And it gets even more fantastic. He meets three kids who have the same name, and miraculously enough, they somehow wind up with the same powers he has. Another homeless newsboy becomes his best friend, and yup, he gets powers, too. Long-lost twin sister? Yup, her, too (honestly, Shazam should’ve just opened up a store and sold the powers rather than just handing ‘em out to every brat who happened along). And with that, Billy is no longer alone in the world… he has friends who understand the uniqueness of his world (because as cool as an Amazing Hidden Destiny is, it gets a bit lonely if you’re the only one, and deep down, we all want to belong to something), as well as a de facto family… a concept they all enjoy so much they officially adopt the name Marvel Family.

(And incidentally, here’s how you know this is really a boys’ fantasy – sister Mary is a lot of fun, and definitely cool enough to play with the guys, but she still lives away from Billy with her adoptive mother. So she can always go back to her own home when and if she starts to get annoying. Because you know how girls are.)

Every day brings a new adventure for our young hero, whether it as Billy, Captain Marvel, or as is often the case, both. His circle grows to include a talking tiger, the world’s most beautiful woman (who also happens to be the Queen of planet Venus), and a W.C. Fields-esque charlatan with a heart of gold. He matches wits and might with the likes of (among others) the world’s wickedest scientist (and his family), a black-clad evil doppelganger, an other-dimensional barbarian king, a giant atomic robot, the living personifications of the seven deadly sins, and bespectacled alien inchworm who manages to kill over 400,000 people (off-panel, of course… it’s classier that way).

Still think this is typical superhero fodder? I say it’s anything but. What we really have here is the ultimate fantasy of every pre-adolescent boy to have ever walked the earth, cross-pollinated with the most vivid fever dream in human history. Also, keep in mind that the good Captain first appeared in 1940, two years after Superman debuted and began to take the world by storm. Superman and the many long-underwear types who followed in his footsteps were big business, so of course Fawcett was going to cast Captain Marvel in that image… they wanted the book to sell! But if the pop cultural landscape of the day were a bit different, this character could very well ended up as a knight, a wizard, an Arabian prince, an Eastern mystic, or just about anything else, for that matter. Billy Batson was created as the ultimate childhood fantasy. Captain Marvel was merely the vehicle to bring that fantasy to the awaiting audience.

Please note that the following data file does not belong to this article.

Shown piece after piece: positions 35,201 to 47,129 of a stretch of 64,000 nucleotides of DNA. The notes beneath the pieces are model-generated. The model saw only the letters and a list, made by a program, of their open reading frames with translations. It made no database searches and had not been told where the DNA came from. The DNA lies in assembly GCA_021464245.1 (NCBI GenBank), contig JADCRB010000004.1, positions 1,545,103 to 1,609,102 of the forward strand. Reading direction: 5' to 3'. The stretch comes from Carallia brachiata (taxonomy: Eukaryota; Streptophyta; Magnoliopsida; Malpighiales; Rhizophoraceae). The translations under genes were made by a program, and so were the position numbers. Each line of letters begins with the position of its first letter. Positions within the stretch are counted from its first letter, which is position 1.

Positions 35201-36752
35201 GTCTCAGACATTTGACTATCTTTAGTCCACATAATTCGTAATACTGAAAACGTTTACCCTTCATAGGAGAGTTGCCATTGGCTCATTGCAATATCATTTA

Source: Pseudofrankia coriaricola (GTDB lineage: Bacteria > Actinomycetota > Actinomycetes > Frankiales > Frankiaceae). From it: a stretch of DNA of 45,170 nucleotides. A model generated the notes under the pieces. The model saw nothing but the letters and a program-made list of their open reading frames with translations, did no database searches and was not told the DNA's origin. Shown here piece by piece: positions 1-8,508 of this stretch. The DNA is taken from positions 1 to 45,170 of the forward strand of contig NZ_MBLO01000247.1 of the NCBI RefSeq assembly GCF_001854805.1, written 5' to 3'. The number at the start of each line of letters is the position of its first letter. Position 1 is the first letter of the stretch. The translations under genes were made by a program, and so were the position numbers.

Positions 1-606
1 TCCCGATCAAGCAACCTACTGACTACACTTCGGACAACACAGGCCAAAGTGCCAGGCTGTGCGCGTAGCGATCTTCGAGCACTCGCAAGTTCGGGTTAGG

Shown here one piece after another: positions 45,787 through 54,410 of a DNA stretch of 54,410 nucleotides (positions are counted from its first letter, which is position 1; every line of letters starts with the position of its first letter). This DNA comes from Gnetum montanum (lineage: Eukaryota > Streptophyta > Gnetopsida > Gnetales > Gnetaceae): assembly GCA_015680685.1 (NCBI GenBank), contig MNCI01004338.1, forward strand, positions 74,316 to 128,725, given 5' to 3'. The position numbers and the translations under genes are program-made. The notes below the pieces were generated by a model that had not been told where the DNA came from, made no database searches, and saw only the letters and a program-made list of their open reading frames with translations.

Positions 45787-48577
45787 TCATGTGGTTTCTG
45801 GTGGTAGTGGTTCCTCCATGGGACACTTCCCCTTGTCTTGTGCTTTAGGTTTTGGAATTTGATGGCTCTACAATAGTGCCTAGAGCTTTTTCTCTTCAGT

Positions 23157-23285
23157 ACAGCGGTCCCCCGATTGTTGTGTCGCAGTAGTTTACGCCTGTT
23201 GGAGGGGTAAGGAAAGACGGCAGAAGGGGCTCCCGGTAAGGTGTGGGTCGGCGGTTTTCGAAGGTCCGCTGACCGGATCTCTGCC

Otto Binder and the other Marvel Family scribes of the Golden Age understood that. Denny O’Neil and Elliot S! Maggin, who wrote many of the initial revival stories in 70s, seemed to understand that, too. I’d even say the Roy Thomas got it, based on the Captain’s appearances in All-Star Squadron in the 80s. Everyone else? They were too busy trying to turn Captain Marvel into Superman. But, as I said, Cap isn’t Superman. He’s Harry Potter. He’s King Arthur. And if you consider the whole “boy reporter living and acting as an adult” thing, he’s even Tintin. I’m hoping that, someday, another writer understands this, too.

(Now, of course, the next question is, “Is the mistreatment of Captain Marvel et al. a case of mass misunderstanding, or an intentional action by DC as part of an ongoing plan to get revenge for when Cap outsold Superman on a regular basis all those decades ago?” But that’s a rumination for another day.)